From putting tea-towel folder extraordinaire George Osborne in charge of the economy in the aftermath of the biggest financial crisis in decades, to allowing “totally fucking useless” Matt Hancock to help his friends turn a profit instead of devising a competent strategy to manage the pandemic, the Conservative government has perfected the art of putting inept people in vital roles and allowing them to drive policy via ideology, instead of expert advice, facts and compassion.
Despite this flood of incompetence, the Tories continue to poll highly. A significant factor in this is their pushing of a ‘culture war’, which relies on a rejection of facts, focusing on prioritising soundbites and hagiography over actual historical analysis.
One of the most recent Tory attempts to fan the flames of this culture war and draw attention away from the government’s widespread failings comes in the form of would-be NHS chief Dido Harding’s vow to end the NHS’s “reliance” on foreign-born workers.
This itself is an impossible task, given that over 13% of an already overstretched NHS staff are foreign-born. But it also betrays the complete lack of historical understanding that permeates many claims in the Conservative-led culture wars.
The UK healthcare system has always been reliant on migrant workers, even prior to the creation of the NHS, when Irish nurses helped to fulfil the need for nurses in a Britain that had been ravaged by two world wars. Within a year of its formation, recruitment campaigns had been launched across commonwealth countries in an attempt to source NHS workers, who were primarily nurses from the Caribbean. Less than a decade later this push focused on doctors, taken mostly from the subcontinent. In fact, the Willink Committee on Medical Manpower found in 1957 that 12% of doctors in a random sample taken from medical directories between 1953-55 were trained overseas.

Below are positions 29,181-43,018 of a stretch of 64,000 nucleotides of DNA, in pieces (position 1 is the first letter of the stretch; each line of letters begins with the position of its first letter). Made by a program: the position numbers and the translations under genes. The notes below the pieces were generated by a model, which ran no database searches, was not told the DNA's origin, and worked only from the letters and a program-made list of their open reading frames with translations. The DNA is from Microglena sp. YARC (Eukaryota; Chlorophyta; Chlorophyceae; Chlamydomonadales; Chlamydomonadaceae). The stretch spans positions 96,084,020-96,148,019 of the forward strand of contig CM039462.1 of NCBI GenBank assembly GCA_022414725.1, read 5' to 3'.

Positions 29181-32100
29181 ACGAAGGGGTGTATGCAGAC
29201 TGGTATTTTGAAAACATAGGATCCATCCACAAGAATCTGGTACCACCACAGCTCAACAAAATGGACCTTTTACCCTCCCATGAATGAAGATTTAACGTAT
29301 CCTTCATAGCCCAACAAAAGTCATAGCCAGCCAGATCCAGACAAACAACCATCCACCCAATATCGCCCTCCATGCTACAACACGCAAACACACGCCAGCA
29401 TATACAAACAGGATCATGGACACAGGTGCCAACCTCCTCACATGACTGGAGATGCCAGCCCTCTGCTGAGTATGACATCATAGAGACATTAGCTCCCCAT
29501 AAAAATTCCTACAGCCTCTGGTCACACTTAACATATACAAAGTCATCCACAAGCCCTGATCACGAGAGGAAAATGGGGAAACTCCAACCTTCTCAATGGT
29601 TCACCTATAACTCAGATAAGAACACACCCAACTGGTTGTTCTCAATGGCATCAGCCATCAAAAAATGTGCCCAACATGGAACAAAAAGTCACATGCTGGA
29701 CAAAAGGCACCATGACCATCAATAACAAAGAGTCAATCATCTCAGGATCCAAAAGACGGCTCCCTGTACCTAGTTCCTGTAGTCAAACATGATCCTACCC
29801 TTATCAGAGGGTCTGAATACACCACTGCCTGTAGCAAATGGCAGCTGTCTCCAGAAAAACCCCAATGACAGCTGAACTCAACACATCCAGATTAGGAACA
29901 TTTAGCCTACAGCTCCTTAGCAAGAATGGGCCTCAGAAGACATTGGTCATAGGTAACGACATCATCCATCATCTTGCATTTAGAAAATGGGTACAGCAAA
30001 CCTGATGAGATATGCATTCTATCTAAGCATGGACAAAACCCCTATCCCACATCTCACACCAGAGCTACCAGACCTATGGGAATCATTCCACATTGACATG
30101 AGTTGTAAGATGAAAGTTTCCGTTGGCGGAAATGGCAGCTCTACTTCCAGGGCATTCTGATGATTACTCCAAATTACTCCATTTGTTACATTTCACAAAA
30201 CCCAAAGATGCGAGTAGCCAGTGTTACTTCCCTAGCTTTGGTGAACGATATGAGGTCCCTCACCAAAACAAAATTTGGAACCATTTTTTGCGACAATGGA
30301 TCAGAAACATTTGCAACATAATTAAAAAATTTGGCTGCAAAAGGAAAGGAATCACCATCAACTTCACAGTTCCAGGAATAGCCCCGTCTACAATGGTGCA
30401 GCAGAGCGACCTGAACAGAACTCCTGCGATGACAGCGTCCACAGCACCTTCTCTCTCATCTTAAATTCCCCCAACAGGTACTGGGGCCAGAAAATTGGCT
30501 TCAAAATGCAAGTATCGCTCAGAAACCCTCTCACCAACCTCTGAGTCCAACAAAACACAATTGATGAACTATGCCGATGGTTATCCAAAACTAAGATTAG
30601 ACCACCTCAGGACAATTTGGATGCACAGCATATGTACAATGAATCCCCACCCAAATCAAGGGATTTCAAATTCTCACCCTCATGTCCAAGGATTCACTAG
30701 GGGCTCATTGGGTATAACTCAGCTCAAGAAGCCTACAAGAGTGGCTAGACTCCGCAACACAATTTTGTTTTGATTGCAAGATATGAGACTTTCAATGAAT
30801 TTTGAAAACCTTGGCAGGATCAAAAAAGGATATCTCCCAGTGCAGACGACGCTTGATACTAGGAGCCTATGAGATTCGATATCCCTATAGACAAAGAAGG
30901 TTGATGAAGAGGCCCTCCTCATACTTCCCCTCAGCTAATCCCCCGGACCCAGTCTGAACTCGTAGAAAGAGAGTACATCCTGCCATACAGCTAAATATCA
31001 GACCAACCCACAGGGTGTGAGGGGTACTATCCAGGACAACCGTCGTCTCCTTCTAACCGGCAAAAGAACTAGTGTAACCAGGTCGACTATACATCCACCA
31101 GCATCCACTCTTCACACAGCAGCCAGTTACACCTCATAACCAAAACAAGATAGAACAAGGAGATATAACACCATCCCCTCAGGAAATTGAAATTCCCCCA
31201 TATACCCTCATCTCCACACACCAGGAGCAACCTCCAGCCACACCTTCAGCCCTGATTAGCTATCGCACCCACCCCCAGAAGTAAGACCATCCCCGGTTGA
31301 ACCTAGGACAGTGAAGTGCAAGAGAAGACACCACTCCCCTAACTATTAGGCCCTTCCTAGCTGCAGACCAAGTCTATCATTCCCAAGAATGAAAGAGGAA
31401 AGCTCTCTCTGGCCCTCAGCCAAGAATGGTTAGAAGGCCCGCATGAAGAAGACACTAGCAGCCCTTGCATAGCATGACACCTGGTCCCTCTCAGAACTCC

This is all to say that, like many Tory culture war shibboleths, Dido Harding’s insistence on making the NHS less reliant on foreign-born workers isn’t just impractical, but literally makes no sense from a historical perspective. If anything, the number of foreign-born workers in the service has remained steady, even with increasing levels of immigration.
This did not happen by accident. Nearly every facet of the culture war is ahistorical, focused on soundbites and slogans over careful research and academic rigour.
One of the most obvious examples of this is the current rightwing obsession with blocking attempts to move forward on the recognition and rights of trans people. Often hidden behind the guise of traditionalism, the Conservative-led moral panic around transgender people belies the wealth of evidence we have about the commonness of gender fluidity in ancient cultures, as well as ignoring the early 20th century work of scientists like Magnus Hirschfield. His pioneering studies on transexual people were banned and burned under the Nazi party for fear of ‘corrupting the youth’ – a charge we’re seeing repeated by many rightwing commentators today when they parse out their alleged concerns around trans activism.